5. Presence of plaque can cause tooth sensitivity
  6. Recent dental work – deep restorations close to the pulp, teeth whitening, crown placement and some gum treatments can cause teeth sensitivity.

Contrary to what the manufacturers will lead you to believe, their magic toothpastes will only be effective when there is exposed dentine – mostly due to gum disease or receding gums. These toothpastes work by blocking the dentin tubules and preventing the stimulation of the nerve fibres.

The other major causes of tooth sensitivity will not respond as positively to these toothpastes and further dental intervention will often be prescribed.

It is best to treat the presence of tooth sensitivity as a warning sign. Please call 5221 6610 and make an appointment with either Dr Gray or Dr Robinson to ensure that your sensitivity is not a sign of a more serious condition.

 

 

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Mother’s Day Reminder

Mother’s Day Reminder

Mother’s Day Reminder

Mother’s Day is often an enjoyable time of the year in rewarding those dear to us. Great family time, appreciation and of course in some cases, lots of chocolate. Watching my three boys indulge in ridiculous quantities of chocolate this past Easter, reminded me of a little known fact about chocolate, lollies and sugar in general.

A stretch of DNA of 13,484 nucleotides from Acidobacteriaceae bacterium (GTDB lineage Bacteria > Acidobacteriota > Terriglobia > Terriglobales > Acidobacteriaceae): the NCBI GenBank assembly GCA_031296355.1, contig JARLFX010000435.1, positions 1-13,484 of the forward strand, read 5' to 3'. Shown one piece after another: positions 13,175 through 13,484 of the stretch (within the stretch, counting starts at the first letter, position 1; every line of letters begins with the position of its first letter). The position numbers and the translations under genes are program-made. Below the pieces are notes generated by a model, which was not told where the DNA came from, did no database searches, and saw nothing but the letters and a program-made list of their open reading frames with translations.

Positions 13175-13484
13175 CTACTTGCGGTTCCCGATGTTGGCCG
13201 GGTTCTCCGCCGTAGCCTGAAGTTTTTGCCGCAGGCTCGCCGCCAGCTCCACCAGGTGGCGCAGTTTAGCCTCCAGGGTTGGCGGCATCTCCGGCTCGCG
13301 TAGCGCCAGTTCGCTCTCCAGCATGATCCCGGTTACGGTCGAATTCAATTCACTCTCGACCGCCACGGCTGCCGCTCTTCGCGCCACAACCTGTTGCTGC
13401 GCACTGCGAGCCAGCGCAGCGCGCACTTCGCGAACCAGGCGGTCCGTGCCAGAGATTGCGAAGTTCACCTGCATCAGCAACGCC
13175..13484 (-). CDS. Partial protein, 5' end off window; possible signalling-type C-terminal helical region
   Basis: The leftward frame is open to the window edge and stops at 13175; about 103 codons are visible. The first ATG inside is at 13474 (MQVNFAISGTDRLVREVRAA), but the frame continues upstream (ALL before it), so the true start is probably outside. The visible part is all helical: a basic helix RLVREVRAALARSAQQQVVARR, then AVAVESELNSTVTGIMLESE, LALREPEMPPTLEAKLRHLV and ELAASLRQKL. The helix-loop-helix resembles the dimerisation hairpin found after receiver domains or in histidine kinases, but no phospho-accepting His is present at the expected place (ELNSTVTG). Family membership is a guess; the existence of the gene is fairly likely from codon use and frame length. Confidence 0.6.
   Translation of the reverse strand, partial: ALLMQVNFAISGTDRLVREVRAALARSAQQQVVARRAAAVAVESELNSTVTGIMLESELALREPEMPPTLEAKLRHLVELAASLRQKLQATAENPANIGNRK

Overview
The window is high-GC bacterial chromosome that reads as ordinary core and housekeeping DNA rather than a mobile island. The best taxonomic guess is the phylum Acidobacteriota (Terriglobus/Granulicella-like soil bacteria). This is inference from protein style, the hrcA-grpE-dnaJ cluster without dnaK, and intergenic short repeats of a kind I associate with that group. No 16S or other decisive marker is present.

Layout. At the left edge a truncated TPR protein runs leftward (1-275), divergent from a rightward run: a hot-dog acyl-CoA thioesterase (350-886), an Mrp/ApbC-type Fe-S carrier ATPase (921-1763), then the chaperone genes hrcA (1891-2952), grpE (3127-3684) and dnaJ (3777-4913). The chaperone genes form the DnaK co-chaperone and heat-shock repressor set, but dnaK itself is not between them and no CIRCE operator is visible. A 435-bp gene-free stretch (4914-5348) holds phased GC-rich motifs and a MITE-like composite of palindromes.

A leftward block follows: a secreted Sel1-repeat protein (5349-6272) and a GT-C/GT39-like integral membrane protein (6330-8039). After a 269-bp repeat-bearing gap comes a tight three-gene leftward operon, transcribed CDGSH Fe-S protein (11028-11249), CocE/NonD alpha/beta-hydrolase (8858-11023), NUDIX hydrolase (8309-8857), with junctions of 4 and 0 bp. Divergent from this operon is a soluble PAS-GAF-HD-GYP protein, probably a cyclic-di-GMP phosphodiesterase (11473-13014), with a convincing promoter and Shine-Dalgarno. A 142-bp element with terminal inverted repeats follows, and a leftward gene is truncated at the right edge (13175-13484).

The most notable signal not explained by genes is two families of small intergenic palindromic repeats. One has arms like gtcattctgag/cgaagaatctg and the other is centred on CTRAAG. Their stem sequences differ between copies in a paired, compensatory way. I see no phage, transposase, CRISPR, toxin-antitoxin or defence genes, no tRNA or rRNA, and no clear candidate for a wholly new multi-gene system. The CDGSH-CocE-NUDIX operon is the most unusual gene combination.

Rightfully so, the anti-sugar movement has gained significant momentum and awareness, however, for the majority of us guilty of sneaking in the odd block of chocolate or two, the odd quick ‘pick-me-up’ handful of lollies or the quick squirt of sugar containing soft drink throughout the day, we need to be reminded of a fact with sugar and dental decay. “It is not the quantity of sugar that you consume that is a problem, but the frequency of the exposure to sugar.”